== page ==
U.N. Doc. CCPR/C/68/D/756/1997


Communication No. 756/1997

29 March 2000


human rights committee

  68th Session  
  13-31 March 2000  

Mathia Doukoure






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CHAIRPERSON: Ms. Cecilia Medina Quiroga (Chile)

VICE-CHAIRPERSONS: Mr. Abdelfattah Amor (Tunisia), Mr. Prafullachandra Natwarlal Bhagwati (India), Ms. Elizabeth Evatt (Australia)

RAPPORTEUR: Lord Colville (United Kingdom)

MEMBERS: Mr. Nisuke Ando (Japan), Mr. Louis Henkin (United States), Ms. Christine Chanet (France), Mr. Eckart Klein (Germany), Mr. David Kretzmer (Israel), Ms. Pilar Gaitan De Pombo (Colombia), Mr. Rajsoomer Lallah (Mauritius), Mr. Fausto Pocar (Italy), Mr. Martin Scheinin (Finland), Mr. Hipolito Solari Yrigoyen (Argentina), Mr. Roman Wieruszewski (Poland), Mr. Maxwell Yalden (Canada), Mr. Abdallah Zakhia (Lebanon)

All the members of the Committee participated at the sixty-eighth session. Mr. Fausto Pocar was elected Judge at the International Criminal Tribunal for the Former Yugoslavia in February 2000. He attended part of the sixty-eighth session

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Citation: Doukoure v. France, Comm. 756/1997, U.N. Doc. A/55/40, Vol. II, at 194 (HRC 2000)
Alt. Style of Cause: Doukoure v. France
Publications: Report of the Human Rights Committee, U.N. GAOR, 55th Sess., Supp. No. 40, U.N. Doc. A/55/40, Vol. II, Annex X, sect. B, at 194 (Oct. 10, 2000)
Represented By: Jean-Francois Gondard
  1. The authors of the communication are Mrs. Mathia Doukoure and 48 other widows of/or retired members themselves of the French Army, nationals from Senegal and the Ivory-Coast. They claim to be victims of a violation of article 26 of the International Covenant on Civil and Political Rights by France, due to an alleged discrimination on grounds of nationality and national origin in the determination of their right to receive a pension or survivors' pension. They are represented by Jean-Francois Gondard, legal counsel.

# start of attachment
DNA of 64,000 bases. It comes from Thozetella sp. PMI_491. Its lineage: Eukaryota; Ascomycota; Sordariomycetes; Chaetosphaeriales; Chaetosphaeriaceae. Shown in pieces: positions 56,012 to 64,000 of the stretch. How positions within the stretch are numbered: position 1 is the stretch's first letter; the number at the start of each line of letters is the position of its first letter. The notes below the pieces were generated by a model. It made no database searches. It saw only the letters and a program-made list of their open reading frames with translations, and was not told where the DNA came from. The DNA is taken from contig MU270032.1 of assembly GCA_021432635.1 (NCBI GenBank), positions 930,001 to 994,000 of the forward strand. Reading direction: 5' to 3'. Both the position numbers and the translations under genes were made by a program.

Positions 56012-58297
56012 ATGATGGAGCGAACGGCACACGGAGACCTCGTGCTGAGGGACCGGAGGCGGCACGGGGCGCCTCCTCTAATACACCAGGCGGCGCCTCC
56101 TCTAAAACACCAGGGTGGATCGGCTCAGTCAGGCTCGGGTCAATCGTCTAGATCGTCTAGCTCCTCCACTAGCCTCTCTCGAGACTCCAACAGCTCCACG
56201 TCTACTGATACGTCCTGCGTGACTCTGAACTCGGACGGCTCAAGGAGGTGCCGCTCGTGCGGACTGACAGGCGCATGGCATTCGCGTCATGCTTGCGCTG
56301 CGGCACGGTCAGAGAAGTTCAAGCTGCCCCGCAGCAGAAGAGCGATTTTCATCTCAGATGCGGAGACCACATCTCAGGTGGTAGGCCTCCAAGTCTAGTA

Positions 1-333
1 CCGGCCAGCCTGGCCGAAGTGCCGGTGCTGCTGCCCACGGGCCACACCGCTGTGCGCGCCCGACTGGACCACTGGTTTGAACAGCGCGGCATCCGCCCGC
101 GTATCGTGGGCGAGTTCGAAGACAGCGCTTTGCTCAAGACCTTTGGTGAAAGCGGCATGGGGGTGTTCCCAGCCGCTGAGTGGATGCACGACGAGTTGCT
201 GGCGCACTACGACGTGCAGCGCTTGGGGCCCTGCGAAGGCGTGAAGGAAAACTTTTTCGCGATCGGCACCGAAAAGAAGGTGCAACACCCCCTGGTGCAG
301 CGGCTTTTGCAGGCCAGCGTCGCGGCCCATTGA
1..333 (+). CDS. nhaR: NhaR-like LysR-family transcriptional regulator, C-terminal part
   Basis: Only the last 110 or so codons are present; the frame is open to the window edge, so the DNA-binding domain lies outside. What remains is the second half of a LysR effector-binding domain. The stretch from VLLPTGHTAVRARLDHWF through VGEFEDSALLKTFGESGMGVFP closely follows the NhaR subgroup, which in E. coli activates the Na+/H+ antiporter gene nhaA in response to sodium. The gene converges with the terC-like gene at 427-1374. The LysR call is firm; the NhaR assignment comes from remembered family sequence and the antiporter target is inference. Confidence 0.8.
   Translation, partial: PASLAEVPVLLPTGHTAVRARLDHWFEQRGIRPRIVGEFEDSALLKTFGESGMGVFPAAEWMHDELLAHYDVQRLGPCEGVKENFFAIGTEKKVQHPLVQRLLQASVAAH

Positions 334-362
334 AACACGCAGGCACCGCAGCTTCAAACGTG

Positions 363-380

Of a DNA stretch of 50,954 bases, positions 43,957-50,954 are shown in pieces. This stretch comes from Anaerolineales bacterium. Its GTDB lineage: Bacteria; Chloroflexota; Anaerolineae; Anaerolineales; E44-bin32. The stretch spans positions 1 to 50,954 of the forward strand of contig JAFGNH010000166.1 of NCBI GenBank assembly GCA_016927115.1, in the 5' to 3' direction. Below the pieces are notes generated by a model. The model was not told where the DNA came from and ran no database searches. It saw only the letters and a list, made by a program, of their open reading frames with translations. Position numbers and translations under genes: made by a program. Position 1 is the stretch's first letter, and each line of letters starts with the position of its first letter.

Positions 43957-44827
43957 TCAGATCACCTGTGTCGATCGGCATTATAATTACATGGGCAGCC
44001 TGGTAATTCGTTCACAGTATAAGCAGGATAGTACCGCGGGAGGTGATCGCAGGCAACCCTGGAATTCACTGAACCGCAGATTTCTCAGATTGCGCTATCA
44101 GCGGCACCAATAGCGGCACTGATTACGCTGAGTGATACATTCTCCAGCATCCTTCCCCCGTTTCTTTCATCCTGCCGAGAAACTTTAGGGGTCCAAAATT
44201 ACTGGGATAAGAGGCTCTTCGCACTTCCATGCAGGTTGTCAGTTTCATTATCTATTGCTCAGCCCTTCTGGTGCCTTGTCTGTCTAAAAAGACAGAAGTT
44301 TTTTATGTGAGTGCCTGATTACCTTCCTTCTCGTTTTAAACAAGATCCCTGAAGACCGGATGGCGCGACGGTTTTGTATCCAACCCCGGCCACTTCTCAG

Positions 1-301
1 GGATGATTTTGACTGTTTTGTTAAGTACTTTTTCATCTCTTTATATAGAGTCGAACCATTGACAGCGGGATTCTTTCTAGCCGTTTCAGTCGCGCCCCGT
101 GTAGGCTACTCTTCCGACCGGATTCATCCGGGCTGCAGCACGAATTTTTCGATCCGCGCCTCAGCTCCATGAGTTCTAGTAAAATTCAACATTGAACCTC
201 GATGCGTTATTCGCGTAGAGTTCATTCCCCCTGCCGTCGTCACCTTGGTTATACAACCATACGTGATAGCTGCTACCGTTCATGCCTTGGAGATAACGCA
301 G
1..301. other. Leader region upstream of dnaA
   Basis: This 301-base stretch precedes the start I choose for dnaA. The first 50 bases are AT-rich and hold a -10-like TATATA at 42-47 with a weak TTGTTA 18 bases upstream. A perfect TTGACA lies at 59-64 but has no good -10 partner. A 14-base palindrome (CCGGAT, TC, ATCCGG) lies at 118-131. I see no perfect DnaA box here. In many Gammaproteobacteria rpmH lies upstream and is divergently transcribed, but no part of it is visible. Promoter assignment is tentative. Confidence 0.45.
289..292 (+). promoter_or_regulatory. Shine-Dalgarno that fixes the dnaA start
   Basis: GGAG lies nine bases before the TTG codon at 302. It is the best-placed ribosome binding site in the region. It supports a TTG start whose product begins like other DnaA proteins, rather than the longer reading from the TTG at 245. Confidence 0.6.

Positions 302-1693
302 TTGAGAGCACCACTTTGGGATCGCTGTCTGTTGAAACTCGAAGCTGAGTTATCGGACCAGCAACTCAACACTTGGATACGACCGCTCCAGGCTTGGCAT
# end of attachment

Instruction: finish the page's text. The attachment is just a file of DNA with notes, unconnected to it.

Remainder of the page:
2.1 It is stated that following the independence of former French colonial territories, and the change of nationality of their inhabitants, a law was adopted on 26 December 1959, stipulating in its article 71-I that from 1st January 1961, pensions paid to retired members of the French Army native of these territories were to be converted into personal life annuities. In the case of Senegal, the acquired rights of retired soldiers were nevertheless respected after independence in 1960, until the Finance Act of December 1974 and subsequent legislation, which extended the implementation of the law of 31 December 1959 to Senegal as of 1 January 1975.

2.2 The consequences of the legal provisions were that the level of these annuities was "frozen" for the future, and that they could not be converted into reversion pensions to widows of the beneficiaries. On the other hand, pensions of retired soldiers native of France were not converted into personal life indemnities and therefore continue to be subject to revaluation and to be convertible into reversion pensions.